Re: The problem with just “peppering” folks…

A longheld trope of defensive shotgun use is to run low brass birdshot as the first shell to “pepper” the threat as sort of a less-lethal round. Discouragement in the form of BBs. Dave Chappelle recently reinforced that with his whole (rather blue) “pepper em up nicely” bit that ends with the gun being “Jamaican: buckshot, buckshot, buckshot.”

The thing is– as they teach you in every “less-lethal” shotgun course covering bean bags, rubber buck, et. al– is that even those low-powered special-purpose rounds can be very deadly under many circumstances, especially in shots above the waist delivered at close range. Fundamentally, if you are pointing a gun in someone’s general direction, consider it a lethal force encounter, no matter what it is loaded with.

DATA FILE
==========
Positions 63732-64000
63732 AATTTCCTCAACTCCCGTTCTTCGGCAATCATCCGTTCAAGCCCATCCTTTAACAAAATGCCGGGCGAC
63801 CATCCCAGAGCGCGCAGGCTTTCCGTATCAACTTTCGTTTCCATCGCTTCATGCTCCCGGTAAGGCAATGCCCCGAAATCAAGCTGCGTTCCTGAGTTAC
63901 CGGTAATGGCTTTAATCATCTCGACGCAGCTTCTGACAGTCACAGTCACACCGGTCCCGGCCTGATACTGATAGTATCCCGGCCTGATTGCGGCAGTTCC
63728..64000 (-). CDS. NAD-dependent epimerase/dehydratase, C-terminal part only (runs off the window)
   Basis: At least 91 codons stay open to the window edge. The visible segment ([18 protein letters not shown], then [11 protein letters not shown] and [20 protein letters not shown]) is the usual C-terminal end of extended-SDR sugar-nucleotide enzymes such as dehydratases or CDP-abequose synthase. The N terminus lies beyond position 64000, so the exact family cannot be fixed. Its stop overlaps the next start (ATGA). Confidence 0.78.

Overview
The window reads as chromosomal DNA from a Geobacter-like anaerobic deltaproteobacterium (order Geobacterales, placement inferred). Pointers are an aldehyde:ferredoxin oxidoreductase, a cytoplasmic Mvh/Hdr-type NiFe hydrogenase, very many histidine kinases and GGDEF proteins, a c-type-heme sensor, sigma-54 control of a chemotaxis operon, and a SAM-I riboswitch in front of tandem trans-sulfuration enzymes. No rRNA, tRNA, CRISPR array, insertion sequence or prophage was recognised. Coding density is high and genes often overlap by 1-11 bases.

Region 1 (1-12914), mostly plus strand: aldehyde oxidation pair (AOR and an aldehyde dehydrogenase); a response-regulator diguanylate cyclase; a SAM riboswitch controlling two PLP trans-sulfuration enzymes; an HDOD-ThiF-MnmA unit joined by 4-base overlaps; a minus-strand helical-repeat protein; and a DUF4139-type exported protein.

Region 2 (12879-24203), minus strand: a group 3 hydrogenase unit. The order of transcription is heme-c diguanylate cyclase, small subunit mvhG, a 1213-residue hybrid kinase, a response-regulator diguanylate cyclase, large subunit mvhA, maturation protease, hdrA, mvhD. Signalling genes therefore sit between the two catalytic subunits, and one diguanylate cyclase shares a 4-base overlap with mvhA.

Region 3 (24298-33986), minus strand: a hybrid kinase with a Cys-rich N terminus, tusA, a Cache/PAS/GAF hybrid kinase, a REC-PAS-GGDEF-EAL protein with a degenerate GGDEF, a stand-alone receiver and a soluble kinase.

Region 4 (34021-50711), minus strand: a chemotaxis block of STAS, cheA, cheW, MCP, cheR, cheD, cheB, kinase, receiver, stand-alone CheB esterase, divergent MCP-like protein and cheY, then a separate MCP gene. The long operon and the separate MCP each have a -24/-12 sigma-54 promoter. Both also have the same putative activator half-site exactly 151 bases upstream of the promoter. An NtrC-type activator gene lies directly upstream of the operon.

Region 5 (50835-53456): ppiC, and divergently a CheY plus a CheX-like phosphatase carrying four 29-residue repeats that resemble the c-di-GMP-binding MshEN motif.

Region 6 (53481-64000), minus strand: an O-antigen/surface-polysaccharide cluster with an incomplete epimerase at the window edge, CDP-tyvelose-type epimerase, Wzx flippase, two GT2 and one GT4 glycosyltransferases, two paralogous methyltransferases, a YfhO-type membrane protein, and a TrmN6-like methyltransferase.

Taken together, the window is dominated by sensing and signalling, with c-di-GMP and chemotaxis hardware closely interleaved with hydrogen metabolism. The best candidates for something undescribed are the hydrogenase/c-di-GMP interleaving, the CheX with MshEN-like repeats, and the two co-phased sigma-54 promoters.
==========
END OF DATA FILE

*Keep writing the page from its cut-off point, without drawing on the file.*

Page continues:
In a nutshell, warning shots aren’t, and “less lethal” is still lethal.

An example is given: A 76-year-old man was recently involved in a self-defense encounter in his home when he fired a single round from his Taurus Judge at a 36-year-old subject who he felt was about to batter him. The round was a .410 birdshot load, aimed at the aggressor’s shoulder. The subject did not make it.

For a good primer on birdshot effectiveness at range, check out Professor Harrell, below

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